What tyres are people using on their D Model?Posted: July 2, 2013
At the Citroen Car Club D Rally last weekend, I was curious as to what tyres people are using on their cars. My recommendations are in another article, but what are people actually using?
Of the 20 cars I checked on the Saturday evening, it was pleasing to see the majority were wearing Michelin rubber. Seven of the 20 had Michelin tyres front and rear and a further two had Michelins on the front only.
The next most popular tyre choice was Vredestein with six cars having them on the front wheels and five having them on the rear. Federals were next with two cars having them on the front and three with Federal tyres on the rear.
Hankook and Kumho were also represented with one car each having them on the front and the same number with them on the rear. Bridgestone 195/80 x 15 were on the front of another car and the remaining rear wheels wore Nankang, Firestone and Courier Driver (185/65×15) tyres.
I say it’s pleasing to see the majority of the cars wearing Michelin rubber and I always quote the Textar brake pad example when people ask why they should fit Michelin tyres when there are cheaper alternatives.
Textar used to make the original brake pads for D models and these were sold via Citroen and later via the aftermarket. They were a bit pricey, but by far the best brake pad available. An inferior alternative came on the market at about half the price and so many people bought the cheap alternative, oblivious to the shortcomings of these pads and only seeing the price, that demand for the good Textar pads dropped to the point where Textar stopped making them. Now people who actually drive their cars and notice if the brakes are working properly or not and who want/need the good pads cannot get them.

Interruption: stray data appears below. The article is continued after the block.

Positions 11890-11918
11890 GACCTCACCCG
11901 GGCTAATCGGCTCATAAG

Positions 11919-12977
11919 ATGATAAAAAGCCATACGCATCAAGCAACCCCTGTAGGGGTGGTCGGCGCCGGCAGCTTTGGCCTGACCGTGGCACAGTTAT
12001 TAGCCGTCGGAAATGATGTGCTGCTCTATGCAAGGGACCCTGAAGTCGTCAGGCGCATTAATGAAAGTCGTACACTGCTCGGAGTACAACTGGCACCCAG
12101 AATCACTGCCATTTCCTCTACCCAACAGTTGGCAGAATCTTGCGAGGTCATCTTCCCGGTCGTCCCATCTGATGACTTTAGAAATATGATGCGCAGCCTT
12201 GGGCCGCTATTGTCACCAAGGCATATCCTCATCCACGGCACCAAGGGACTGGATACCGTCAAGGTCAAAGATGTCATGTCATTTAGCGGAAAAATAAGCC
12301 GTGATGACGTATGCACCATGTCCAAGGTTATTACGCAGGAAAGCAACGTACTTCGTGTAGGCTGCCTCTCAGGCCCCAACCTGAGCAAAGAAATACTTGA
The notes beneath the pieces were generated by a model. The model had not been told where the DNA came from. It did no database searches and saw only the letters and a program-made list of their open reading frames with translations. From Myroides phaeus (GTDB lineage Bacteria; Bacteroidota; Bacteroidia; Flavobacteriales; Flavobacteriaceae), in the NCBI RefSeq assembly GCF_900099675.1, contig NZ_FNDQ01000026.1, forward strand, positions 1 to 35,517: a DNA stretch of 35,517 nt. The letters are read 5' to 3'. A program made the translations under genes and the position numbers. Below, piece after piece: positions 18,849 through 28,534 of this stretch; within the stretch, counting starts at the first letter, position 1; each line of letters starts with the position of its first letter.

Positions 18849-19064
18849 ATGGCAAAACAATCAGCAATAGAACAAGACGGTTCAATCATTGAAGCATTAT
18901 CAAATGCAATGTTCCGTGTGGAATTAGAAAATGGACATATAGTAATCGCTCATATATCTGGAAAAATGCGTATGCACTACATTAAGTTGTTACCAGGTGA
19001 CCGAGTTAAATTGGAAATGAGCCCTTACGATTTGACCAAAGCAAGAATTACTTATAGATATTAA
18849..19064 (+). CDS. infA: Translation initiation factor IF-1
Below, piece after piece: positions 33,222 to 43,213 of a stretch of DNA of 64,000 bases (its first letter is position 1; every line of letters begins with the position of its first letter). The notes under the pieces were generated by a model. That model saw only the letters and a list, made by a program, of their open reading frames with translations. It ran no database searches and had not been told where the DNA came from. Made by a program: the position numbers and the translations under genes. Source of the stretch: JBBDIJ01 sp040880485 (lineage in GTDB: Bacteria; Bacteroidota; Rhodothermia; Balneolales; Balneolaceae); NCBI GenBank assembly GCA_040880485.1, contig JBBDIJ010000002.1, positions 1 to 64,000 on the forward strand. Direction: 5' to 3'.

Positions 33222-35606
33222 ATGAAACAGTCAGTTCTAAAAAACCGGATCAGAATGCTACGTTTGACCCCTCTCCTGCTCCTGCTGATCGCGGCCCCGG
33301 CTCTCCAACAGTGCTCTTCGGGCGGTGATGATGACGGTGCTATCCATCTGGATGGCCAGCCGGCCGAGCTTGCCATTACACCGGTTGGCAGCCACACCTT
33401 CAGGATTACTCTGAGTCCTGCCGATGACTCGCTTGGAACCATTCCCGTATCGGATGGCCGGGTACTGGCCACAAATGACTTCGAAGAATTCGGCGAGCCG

It is also possible that this could happen with Michelin tyres. If too many people buy tyres based on price rather than quality, they could be endangering the supply of the good tyres for everyone else. OK, unlike the brake pads, it’s not just Citroen D models that these tyres fit, so the market is much larger and the likelihood of demand dropping below economical production level is much less, but it’s worth thinking about.
I know lot of D owners take their car out only a few times a year and are unable to justify spending more than absolutely necessary on tyres which will likely perish with age long before they are worn out, and that’s fine, I understand. But anyone who uses their car a lot should really be using the good stuff as the more Michelins are used, the longer the price will stay down to an affordable level. They are the right size and have the right characteristics for your car after all.